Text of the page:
SQL> SELECT user_name, distinguished_name, UTL_RAW.LENGTH(certificate_id) cert_id_len, DBMS_LOB.GETLENGTH(certificate) cert_len FROM user_certificates;
 
USER_NAME  DISTINGUISHED_NAME                                 CERT_ID_LEN   CERT_LEN
---------- -------------------------------------------------- ----------- ----------
TEST01     EMAIL=yannick.jaquier@gmail.com,CN=MyServer,OU=DIT          16       2004
           ,O=MyCompany,L=Geneva,ST=Geneva,C=CH
 
SQL> SELECT certificate_id FROM user_certificates;
 
CERTIFICATE_ID
--------------------------------
38AE484868150D34451AFA8B99E4871E

Drop it with:

SQL> EXEC DBMS_USER_CERTS.DROP_CERTIFICATE('38AE484868150D34451AFA8B99E4871E');
 
PL/SQL PROCEDURE successfully completed.

Generate a signature file (signature.dat) for one row of your blockchain table:

SQL>
DECLARE
  row_data        BLOB;
  buffer          RAW(4000);
  inst_id         BINARY_INTEGER;
  chain_id        BINARY_INTEGER;
  sequence_no     BINARY_INTEGER;
  row_len         BINARY_INTEGER;
  l_file          UTL_FILE.FILE_TYPE;
BEGIN
  SELECT ORABCTAB_INST_ID$, ORABCTAB_CHAIN_ID$, ORABCTAB_SEQ_NUM$ INTO inst_id, chain_id, sequence_no FROM transaction
  WHERE ORABCTAB_INST_ID$=1 and ORABCTAB_CHAIN_ID$=16 and ORABCTAB_SEQ_NUM$=1;
  DBMS_BLOCKCHAIN_TABLE.GET_BYTES_FOR_ROW_SIGNATURE('test01','transaction', inst_id, chain_id, sequence_no, 1, row_data);
  row_len := DBMS_LOB.GETLENGTH(row_data);
  DBMS_LOB.READ(row_data, row_len, 1, buffer);
  l_file := UTL_FILE.fopen('CERTS','signature.dat','wb', 32767);
  UTL_FILE.put_raw(l_file, buffer, TRUE);
  UTL_FILE.fclose(l_file);
END;
/
 
PL/SQL procedure successfully completed.

Now I have this signature row file in the CERTS directory that I must sign with my client certificate using openSSL. For the sake of testing I have my client private key (MyClient.key) in same directory as my other certificates but clearly those private client certificates must not be on the database server and kept in a safe place:

[oracle@server01 certs]$ ll signature.dat
-rw-r----- 1 oracle dba 64 Oct 28 15:25 signature.dat
[oracle@server01 certs]$ openssl dgst -sha512 -sign MyClient.key -out row_signature.dat signature.dat

Finally sign the row with this row signature file (do not forget the commit as the PL/SQL procedure does not do it, wasted a bit of time on this):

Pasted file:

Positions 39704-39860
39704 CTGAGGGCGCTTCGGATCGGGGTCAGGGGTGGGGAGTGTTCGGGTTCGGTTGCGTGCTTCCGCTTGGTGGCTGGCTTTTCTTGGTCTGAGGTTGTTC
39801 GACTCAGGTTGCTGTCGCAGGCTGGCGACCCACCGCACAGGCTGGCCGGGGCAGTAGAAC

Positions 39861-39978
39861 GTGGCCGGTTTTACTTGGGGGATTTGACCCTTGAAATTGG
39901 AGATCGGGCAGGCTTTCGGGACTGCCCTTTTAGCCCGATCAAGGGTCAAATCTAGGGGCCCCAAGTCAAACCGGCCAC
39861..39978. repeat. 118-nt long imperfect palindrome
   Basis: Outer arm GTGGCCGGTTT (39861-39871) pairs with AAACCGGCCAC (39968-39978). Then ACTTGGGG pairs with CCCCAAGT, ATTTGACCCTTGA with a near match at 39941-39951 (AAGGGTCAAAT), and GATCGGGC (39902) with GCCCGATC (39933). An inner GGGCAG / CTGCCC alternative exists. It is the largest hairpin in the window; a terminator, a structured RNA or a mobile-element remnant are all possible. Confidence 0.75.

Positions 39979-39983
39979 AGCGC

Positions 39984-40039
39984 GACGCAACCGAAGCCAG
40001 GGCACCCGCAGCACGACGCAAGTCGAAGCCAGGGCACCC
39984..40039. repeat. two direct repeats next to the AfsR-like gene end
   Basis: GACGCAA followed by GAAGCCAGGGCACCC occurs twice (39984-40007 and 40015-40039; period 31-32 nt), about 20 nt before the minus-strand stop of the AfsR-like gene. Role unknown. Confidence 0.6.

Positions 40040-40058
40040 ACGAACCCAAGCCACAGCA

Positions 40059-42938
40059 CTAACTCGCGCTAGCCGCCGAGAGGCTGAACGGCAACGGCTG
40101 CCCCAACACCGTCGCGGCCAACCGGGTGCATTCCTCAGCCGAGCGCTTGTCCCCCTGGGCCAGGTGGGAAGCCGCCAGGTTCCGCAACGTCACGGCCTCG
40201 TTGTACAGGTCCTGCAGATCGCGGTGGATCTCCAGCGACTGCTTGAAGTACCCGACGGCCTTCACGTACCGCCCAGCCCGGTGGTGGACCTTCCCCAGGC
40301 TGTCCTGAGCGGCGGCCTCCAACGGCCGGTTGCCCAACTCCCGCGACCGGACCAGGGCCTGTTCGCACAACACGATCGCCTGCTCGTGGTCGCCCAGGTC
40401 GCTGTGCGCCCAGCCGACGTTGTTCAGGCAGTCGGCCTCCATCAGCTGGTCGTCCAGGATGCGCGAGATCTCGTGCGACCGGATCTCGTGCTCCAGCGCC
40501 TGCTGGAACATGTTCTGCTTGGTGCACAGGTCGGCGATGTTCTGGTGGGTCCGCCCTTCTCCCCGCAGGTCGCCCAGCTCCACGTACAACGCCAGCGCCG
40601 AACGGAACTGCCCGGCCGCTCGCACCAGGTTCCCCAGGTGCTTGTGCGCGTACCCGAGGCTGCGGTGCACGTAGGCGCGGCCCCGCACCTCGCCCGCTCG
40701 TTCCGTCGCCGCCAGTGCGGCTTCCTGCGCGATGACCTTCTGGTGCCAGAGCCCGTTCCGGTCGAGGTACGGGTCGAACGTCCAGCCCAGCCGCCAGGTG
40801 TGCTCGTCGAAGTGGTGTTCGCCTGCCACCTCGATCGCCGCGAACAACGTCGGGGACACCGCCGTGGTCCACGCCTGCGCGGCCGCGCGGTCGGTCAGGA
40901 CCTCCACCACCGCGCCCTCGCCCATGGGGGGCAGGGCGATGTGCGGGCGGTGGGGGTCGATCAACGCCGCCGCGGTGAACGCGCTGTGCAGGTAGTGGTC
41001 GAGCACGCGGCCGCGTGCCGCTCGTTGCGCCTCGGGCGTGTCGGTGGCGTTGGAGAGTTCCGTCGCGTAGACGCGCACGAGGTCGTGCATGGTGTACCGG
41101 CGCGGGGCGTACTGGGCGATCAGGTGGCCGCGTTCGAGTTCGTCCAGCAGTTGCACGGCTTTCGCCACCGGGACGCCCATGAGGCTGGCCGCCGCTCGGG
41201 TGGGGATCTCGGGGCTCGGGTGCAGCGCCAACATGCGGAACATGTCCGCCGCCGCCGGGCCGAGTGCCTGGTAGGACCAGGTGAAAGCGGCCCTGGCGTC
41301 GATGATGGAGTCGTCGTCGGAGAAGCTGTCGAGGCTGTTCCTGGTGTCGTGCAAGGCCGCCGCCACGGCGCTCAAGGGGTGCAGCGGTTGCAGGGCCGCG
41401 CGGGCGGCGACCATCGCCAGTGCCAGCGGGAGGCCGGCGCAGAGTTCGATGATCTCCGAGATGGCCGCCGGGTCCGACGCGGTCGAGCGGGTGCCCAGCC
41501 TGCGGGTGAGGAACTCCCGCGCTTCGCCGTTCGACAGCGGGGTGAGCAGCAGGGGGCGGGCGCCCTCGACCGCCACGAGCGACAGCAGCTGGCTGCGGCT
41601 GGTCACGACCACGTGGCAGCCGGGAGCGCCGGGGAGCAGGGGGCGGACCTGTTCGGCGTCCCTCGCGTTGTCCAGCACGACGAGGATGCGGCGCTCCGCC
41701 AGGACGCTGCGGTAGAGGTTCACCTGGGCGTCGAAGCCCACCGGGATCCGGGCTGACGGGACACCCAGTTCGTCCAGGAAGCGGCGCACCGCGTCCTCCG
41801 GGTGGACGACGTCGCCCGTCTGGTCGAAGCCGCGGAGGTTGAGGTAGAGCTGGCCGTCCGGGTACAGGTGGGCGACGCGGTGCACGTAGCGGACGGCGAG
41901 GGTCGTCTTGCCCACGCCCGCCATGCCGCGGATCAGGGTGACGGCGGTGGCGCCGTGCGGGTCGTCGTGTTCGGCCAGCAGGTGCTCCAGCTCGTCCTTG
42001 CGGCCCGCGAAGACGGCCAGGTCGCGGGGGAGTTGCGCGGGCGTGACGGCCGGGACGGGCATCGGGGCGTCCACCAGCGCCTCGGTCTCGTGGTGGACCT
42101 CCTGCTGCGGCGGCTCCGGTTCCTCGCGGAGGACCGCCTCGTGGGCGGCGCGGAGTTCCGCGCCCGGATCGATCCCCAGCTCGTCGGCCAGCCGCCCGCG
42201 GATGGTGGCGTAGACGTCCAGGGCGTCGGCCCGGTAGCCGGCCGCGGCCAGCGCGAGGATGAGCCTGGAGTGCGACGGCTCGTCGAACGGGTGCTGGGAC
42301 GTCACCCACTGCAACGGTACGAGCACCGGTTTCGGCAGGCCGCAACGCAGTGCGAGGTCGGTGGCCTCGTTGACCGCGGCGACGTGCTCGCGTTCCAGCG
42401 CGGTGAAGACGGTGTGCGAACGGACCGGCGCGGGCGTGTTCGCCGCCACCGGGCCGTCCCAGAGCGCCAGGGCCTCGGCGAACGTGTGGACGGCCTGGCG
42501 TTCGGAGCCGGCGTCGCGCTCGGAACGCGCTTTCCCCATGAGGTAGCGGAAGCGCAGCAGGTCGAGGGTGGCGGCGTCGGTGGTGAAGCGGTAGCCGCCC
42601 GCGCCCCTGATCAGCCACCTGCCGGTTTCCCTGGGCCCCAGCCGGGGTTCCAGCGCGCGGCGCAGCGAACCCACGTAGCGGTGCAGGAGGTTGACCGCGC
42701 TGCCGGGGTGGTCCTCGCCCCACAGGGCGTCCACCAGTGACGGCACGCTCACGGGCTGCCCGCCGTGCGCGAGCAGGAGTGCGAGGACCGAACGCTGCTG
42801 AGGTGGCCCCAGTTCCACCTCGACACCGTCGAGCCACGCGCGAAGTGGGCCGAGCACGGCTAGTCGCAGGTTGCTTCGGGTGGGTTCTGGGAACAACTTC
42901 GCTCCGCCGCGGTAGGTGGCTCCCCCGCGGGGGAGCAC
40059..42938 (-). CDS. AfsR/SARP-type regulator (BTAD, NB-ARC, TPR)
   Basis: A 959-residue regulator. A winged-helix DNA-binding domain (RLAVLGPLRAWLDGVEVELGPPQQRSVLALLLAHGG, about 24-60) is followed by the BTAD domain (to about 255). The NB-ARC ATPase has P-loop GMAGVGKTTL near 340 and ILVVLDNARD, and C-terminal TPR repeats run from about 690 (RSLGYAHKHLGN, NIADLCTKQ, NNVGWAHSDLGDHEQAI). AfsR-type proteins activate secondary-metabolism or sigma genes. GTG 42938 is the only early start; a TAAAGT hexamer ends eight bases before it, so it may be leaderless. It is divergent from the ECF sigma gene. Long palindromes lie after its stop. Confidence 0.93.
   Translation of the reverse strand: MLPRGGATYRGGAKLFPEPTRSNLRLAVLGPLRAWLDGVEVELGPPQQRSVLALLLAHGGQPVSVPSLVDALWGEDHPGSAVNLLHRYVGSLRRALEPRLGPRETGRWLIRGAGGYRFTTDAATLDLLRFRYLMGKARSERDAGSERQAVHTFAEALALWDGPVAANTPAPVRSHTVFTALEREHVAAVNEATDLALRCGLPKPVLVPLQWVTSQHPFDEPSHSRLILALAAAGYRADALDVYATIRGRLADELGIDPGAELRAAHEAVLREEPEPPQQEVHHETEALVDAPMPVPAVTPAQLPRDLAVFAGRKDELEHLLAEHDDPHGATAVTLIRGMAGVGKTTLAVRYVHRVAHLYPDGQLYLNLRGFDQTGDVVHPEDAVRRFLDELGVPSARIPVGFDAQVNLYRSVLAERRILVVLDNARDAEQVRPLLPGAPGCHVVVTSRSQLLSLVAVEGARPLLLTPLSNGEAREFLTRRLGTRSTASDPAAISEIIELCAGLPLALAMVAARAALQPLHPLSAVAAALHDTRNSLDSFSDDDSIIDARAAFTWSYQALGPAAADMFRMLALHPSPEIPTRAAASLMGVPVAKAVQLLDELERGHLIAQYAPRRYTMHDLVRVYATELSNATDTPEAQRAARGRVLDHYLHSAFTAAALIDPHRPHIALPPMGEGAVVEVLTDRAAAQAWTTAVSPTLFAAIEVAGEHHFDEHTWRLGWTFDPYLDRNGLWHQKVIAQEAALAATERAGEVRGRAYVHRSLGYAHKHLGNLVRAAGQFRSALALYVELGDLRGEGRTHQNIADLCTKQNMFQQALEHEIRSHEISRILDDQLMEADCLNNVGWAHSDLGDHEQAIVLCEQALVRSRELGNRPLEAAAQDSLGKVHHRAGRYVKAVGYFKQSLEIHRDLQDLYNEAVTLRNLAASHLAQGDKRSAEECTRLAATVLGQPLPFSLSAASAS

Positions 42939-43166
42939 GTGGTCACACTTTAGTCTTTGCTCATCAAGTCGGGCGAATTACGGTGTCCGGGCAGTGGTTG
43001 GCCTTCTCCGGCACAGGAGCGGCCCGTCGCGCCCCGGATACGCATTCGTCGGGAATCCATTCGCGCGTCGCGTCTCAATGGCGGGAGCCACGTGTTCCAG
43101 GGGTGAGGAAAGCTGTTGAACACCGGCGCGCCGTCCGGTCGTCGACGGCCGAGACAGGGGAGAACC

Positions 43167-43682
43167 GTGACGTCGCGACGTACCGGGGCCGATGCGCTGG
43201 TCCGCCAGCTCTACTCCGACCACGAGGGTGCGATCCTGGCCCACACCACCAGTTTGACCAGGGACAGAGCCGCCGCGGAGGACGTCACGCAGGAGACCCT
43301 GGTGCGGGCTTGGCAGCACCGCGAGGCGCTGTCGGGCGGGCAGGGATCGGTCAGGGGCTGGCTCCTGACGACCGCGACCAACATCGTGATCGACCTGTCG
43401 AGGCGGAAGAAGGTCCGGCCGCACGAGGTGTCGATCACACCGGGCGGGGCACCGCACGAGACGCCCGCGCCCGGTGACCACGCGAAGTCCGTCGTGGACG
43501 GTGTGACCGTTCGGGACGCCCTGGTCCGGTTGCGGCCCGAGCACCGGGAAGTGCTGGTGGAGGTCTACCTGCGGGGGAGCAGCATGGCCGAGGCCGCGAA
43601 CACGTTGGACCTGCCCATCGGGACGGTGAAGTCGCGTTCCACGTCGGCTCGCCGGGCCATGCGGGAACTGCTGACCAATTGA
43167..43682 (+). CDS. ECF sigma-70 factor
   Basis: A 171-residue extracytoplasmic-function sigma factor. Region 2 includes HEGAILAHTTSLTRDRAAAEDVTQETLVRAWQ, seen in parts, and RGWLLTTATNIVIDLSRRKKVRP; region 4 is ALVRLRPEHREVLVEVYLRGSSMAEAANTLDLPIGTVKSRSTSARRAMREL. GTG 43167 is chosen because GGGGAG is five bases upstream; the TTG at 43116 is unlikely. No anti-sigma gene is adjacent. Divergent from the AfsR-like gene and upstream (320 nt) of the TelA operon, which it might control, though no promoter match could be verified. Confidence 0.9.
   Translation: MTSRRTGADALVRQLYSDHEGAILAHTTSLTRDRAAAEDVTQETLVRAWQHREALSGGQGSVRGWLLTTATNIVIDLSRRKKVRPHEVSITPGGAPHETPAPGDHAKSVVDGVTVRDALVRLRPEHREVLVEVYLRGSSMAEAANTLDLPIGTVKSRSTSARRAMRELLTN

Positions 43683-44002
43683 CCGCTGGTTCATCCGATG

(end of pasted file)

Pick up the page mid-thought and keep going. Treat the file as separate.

SQL>
DECLARE
  inst_id BINARY_INTEGER;
  chain_id BINARY_INTEGER;
  sequence_no BINARY_INTEGER;
  FILE BFILE;
  amount NUMBER := 2000;
  signature RAW(2000);
  cert_id RAW (16) := HEXTORAW('38AE484868150D34451AFA8B99E4871E');
BEGIN
  SELECT ORABCTAB_INST_ID$, ORABCTAB_CHAIN_ID$, ORABCTAB_SEQ_NUM$ INTO inst_id, chain_id, sequence_no FROM TRANSACTION
  WHERE ORABCTAB_INST_ID$=1 AND ORABCTAB_CHAIN_ID$=16 AND ORABCTAB_SEQ_NUM$=1;
  FILE := BFILENAME('CERTS', 'row_signature.dat');
  DBMS_LOB.FILEOPEN(FILE);
  dbms_lob.READ(FILE, amount, 1, signature);
  dbms_lob.FILECLOSE(FILE);
  DBMS_BLOCKCHAIN_TABLE.SIGN_ROW('test01','transaction', inst_id, chain_id, sequence_no, NULL, signature, cert_id, DBMS_BLOCKCHAIN_TABLE.SIGN_ALGO_RSA_SHA2_512);
END;
/
 
PL/SQL PROCEDURE successfully completed.
 
SQL> COMMIT;
 
COMMIT complete.

Now if you check the ORABCTAB_SIGNATURE$ hidden columns of your blockchain table you will see that the row has been signed:

SQL> SET lines 200
SQL> SET pages 1000
SQL> SELECT orabctab_inst_id$, orabctab_chain_id$, orabctab_seq_num$, orabctab_signature$ FROM TRANSACTION;
 
ORABCTAB_INST_ID$ ORABCTAB_CHAIN_ID$ ORABCTAB_SEQ_NUM$ ORABCTAB_SIGNATURE$
----------------- ------------------ ----------------- ------------------------------
                1                 16                 1 AB2BA40938A89152F24A753DE5A925
                                                       C16263403C2B1F0675D9D2767A3AEB
                                                       27078473F96CAD89D47D33670B2038
                                                       7A0BDB2144A33FEF1F7E2BDDACE352
                                                       5DD4E5CEF44E20C5656A7DE3647D88
                                                       58020801A5C32F14ED1E306CDCC672
                                                       78567152E46772B10F1693F48E7C48
                                                       8BEF2BA7EBAF6D9F71CF07E1031B0D
                                                       1038D4E4D98150F
 
                1                 21                 1
                1                 21                 2

References

Yannick Jaquier on LinkedinYannick Jaquier on RssYannick Jaquier on Twitter
Yannick Jaquier
Find more about me on social media.
This entry was posted in Oracle and tagged . Bookmark the permalink.

Leave a Reply

Your email address will not be published.

You may use these HTML tags and attributes:

<a href="" title=""> <abbr title=""> <acronym title=""> <b> <blockquote cite=""> <cite> <code> <del datetime=""> <em> <i> <q cite=""> <s> <strike> <strong>